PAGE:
The Good Measure of Others: Social Return on Investment and Its Role in Legitimacy-Seeking

Friday, 3 July 2015: 8:30 AM-10:00 AM
TW2.2.04 (Tower Two)
Emily Barman, Boston University, Boston, MA
Matthew Hall, London School of Economics, London, United Kingdom
Yuval Millo, University of Leicester, Leicester, United Kingdom; University of Leicester, Leicester, United Kingdom
Literature on how institutional entrepreneurs obtain legitimacy from stakeholders has focused primarily on the use of two strategic elements: theorization and affiliation.  Using the empirical case of the Social Return On Investment (SROI) methodology, this paper identifies a more fundamental strategic building block in the process of legitimacy-seeking: the development and deployment of measurement devices and methodologies.  

The motivation for our theory-building comes from our identification of a potential weakness in the theoretical framework in the literature. The theorizing strand of explanation about how institutional entrepreneurs seek legitimacy tends to conceptualize the theorizing activity as a communicative act that takes place between two or more concrete actors, (e.g. the institutional entrepreneur and an existing stakeholder), whereby the entrepreneur knows well the content world, accepted manners of communication, and the epistemic values of the stakeholder and uses these to construct a message aimed at persuading the stakeholder about the legitimacy of the proposed entrepreneurial project.

We argue that such conceptual representation tends to over-simplify the actors in the field. In particular, this framework does not offer a theoretical account of the cases where the entrepreneur and the stakeholder do not communicate directly with one another, but instead the relationship is brokered by an intermediary, who connects networks of individuals who are otherwise weakly or not at all connected.  One central task of intermediaries is transferring needed information from one group to another. These intermediaries, such as consultants, fund managers, and funding bodies, may not have exact contextual information that could contribute to developing a ‘tailor-made’ persuasive message. For example, intermediaries may not know the exact identities or epistemic beliefs of all potential stakeholders, but only have a perceived notion of the types of representative discourse towards which such stakeholders may be receptive. Intermediaries will then sacrifice the potentially effective persuasive power of a finely contextualized message and resort instead to a communicative strategy that would generate more general discourse, to compensate for the uncertainty regarding the stakeholder/s’ exact beliefs and preferences. We posit that intermediaries placed in such structural conditions are motivated (in conjunction with other factors) to propose and establish a financial valuation methodology with which a variety of entrepreneurial acts and actors could be depicted and represented.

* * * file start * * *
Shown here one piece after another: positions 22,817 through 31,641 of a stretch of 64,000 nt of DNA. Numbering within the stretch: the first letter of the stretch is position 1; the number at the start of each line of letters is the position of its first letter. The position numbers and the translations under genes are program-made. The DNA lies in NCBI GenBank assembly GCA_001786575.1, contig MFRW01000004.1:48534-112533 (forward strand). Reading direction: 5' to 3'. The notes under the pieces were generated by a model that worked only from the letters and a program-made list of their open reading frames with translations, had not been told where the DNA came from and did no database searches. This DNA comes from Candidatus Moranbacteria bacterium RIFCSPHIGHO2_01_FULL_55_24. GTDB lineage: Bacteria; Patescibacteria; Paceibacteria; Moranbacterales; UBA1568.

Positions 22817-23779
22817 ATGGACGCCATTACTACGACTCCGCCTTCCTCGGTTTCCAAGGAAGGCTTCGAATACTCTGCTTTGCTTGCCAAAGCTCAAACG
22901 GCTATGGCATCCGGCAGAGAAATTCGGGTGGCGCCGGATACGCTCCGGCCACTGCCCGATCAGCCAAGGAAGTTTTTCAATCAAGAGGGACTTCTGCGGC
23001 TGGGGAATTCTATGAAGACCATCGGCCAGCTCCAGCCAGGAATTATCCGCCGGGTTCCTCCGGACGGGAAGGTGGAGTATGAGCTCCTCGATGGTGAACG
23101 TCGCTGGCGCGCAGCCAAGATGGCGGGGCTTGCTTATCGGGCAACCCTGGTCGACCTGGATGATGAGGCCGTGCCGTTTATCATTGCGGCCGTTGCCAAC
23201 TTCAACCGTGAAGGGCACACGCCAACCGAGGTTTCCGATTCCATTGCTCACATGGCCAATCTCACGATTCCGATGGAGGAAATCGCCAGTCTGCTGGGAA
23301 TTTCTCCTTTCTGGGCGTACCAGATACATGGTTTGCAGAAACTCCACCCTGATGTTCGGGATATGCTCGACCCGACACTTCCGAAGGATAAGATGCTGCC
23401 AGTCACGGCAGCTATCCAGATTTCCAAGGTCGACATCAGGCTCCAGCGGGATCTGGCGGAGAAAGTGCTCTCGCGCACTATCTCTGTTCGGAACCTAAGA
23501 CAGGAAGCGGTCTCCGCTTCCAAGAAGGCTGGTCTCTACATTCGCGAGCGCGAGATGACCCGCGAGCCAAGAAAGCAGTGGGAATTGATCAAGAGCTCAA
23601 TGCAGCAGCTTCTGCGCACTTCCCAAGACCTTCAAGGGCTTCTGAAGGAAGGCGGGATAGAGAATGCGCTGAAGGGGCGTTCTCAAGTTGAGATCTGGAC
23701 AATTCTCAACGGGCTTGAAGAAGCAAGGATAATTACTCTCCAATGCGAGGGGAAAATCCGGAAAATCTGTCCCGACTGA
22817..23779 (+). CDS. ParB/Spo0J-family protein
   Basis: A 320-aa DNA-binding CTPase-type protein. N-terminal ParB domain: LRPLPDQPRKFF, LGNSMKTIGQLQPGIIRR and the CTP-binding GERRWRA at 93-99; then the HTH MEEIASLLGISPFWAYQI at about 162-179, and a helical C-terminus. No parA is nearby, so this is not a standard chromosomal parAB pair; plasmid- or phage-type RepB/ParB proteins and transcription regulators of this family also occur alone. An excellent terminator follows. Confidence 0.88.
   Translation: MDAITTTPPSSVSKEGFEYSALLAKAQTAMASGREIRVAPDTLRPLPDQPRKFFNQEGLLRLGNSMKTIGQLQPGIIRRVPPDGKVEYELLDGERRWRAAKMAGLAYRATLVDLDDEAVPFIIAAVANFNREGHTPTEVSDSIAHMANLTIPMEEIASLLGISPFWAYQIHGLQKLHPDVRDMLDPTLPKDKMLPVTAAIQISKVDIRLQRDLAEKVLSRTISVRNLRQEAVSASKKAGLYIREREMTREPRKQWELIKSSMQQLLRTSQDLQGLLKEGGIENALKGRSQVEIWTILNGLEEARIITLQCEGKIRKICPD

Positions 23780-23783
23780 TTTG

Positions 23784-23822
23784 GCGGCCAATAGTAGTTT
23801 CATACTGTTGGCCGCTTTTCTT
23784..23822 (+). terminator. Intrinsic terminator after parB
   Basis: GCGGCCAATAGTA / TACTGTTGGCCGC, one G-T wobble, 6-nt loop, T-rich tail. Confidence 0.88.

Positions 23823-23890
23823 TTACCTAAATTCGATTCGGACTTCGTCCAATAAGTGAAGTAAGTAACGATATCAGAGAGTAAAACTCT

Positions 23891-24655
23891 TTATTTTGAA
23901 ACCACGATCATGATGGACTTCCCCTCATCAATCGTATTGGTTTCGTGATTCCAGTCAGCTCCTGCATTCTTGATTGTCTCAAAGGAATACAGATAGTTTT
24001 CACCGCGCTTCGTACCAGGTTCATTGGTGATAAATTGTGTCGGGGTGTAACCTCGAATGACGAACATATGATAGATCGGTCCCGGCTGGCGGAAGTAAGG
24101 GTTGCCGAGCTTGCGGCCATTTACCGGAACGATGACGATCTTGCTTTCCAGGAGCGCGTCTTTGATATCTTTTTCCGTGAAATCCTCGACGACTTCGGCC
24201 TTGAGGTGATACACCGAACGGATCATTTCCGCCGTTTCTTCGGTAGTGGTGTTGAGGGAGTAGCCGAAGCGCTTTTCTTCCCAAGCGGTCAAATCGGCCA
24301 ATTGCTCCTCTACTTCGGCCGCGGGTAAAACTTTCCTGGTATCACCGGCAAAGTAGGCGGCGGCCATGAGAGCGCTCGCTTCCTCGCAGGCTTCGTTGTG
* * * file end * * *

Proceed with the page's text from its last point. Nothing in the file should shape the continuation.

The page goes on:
We study the development of ‘Social Return on Investment’ (SROI), an accounting methodology that measures and reports on the financial and social value created by social purpose organizations.  SROI was developed by proponents as an attempt to convey the value of organizations employing market-based solutions to social problems by generating an accounting and reporting system.  

We identify a number of contributions. First, our theoretical framework necessitates a focal shift regarding the legitimacy-seeking activity from the content of message communicated to the stakeholder to the representative medium – the valuation methodology, so enriching the theoretical approach regarding how nascent organizational forms seek legitimacy. Second, our focus on valuation devices addresses scholarship’s calls for attention to materiality – how artefacts are created and employed in the pursuit of institutional change.